Monday
Oct292012

"A Mountain of Radioactive Waste 70 Years High: Ending the Nuclear Age," Chicago, December 1-3

A number of experts have confirmed they will speak, including (alphabetical by last name): Kinnette Benedict, Executive Director & Publisher, Bulletin of the Atomic ScientistsRobert Chavez, indigenous youth anti-uranium activist, Okayowingeh (San Juan Pueblo), New Mexico; Diane D'Arrigo, Radioactive Waste Project Director, Nuclear Information and Resource ServiceKay Drey, Beyond Nuclear board member, and nearly four decade long anti-nuclear activist; Norma M. Field, Ph.D., Robert S. Ingersoll Distinguished Service Professor in Japanese Studies in East Asian Languages and Civilizations, University of Chicago; Arnie Gundersen, Chief Engineer, Fairewinds AssociatesPaul Gunter, Reactor Oversight Project Director, Beyond NuclearKristen Iversen, author, Full Body Burden: Growing Up in the Nuclear Shadow of Rocky FlatsArne Jungjohann, Director for the Environment and Global Dialogue Program of the Washington, D.C. office, Heinrich Boell FoundationKevin Kamps, Radioactive Waste Watchdog, Beyond Nuclear; and Dr. Arjun Makhijani, President, Institute for Energy and Environmental Research, and author, Carbon-Free and Nuclear-Free: A Roadmap for U.S. Energy PolicyDr. Jeff Patterson, Board of Directors, Physicians for Social Responsibility, Madison, Wisconsin; Kathleen Rude, conducting Active Hope (a workshop to deal with Nuclear Despair, based on the works of Joanna Macy); Kendra UlrichFriends of the Earth USA, Washington, DC; Charmaine White Face, Coordinator, Defenders of the Black Hills, Rapid City, South Dakota; and  Akiko YoshidaFriends of the Earth, Tokyo, Japan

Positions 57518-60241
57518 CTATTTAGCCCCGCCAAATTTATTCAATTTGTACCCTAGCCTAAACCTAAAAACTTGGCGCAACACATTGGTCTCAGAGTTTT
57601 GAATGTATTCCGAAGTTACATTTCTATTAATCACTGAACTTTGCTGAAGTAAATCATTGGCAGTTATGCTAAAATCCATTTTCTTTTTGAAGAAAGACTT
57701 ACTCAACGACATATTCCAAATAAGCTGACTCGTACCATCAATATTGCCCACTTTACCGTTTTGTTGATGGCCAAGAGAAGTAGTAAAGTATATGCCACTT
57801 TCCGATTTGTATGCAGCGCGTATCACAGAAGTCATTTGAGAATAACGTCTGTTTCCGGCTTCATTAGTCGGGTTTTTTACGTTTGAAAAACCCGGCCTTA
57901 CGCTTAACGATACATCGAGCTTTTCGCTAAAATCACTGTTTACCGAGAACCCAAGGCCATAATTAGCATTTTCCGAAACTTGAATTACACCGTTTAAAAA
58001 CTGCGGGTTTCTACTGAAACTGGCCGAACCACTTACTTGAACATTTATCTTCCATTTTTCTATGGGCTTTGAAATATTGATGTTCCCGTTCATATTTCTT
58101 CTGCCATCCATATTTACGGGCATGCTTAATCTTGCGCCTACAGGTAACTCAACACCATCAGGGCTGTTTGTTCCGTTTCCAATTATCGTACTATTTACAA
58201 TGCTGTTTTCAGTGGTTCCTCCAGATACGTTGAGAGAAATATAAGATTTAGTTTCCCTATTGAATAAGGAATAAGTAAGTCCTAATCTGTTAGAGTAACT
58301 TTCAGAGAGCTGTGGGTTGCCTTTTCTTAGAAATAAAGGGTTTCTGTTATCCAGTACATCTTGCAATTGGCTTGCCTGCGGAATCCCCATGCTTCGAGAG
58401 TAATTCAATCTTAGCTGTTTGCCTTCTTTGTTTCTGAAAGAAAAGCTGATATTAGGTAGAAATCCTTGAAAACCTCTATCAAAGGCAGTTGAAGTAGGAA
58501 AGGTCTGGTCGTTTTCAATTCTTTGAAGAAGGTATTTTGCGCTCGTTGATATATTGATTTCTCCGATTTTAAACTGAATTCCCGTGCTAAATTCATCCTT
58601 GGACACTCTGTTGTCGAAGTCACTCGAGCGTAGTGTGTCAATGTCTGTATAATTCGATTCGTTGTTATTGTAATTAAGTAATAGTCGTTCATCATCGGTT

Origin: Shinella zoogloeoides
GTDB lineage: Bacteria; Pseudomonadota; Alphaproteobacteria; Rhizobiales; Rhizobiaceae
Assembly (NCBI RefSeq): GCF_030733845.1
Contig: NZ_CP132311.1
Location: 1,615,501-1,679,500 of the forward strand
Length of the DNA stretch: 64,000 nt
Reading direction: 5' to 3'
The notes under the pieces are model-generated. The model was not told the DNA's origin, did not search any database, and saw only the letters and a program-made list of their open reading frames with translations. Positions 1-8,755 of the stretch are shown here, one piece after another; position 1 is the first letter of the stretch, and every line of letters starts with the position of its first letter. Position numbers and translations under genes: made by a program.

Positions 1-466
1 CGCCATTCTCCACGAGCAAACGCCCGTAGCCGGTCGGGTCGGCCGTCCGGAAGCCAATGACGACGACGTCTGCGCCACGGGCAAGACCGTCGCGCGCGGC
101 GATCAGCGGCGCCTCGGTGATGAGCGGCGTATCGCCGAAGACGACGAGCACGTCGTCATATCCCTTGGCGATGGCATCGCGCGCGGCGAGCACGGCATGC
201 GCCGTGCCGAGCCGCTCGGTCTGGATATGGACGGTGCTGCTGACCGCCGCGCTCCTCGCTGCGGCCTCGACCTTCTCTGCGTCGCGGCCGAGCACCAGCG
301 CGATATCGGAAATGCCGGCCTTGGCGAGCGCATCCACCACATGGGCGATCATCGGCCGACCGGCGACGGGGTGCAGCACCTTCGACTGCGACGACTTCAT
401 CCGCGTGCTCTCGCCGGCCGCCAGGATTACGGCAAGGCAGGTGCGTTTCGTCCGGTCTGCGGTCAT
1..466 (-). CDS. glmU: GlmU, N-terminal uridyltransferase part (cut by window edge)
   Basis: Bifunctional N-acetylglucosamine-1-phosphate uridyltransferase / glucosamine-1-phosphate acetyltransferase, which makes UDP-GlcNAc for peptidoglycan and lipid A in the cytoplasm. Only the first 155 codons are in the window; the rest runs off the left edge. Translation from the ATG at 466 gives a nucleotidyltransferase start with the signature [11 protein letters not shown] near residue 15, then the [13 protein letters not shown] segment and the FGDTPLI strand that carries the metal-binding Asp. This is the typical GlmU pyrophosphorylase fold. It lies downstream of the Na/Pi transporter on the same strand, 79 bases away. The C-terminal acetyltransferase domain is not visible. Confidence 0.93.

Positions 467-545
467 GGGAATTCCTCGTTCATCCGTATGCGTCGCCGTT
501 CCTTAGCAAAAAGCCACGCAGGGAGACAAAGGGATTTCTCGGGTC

In addition, a film has been confirmed to be screened: The Atomic States of Americaby Sheena Joyce and Don Argot of 9.14 Pictures in Philadelphia.

Finally, on Monday, December 3rd, an optional field trip to Red Gate Woods is being organized. This is the forest preserve in the southwestern suburbs of Chicago where Fermi's first radioactive wastes of the Atomic Age were buried under a mound of earth, and marked with a simple stone marker. Bicycle and hiking paths pass close by. Previous tours to the site have not registered higher than normal background radioactivity levels, although concerns persist about eventual leakage of radioactivity from the site into the environment. We will be sure to take radiation monitors on our Dec. 3rd field trip, in order to document radioactivity levels, as well as to protect ourselves.

Friday
Oct262012

"The Rust-Bucket Reactors Start to Fall"

Harvey WassermanHarvey Wasserman, editor of Nukefree.org and author of Solartopia, has written a blog inspired by the announced closure of the Kewaunee atomic reactor in Wisconsin. He begins by stating 'The US fleet of 104 deteriorating atomic reactors is starting to fall. The much-hyped "nuclear renaissance" is now definitively headed in reverse.'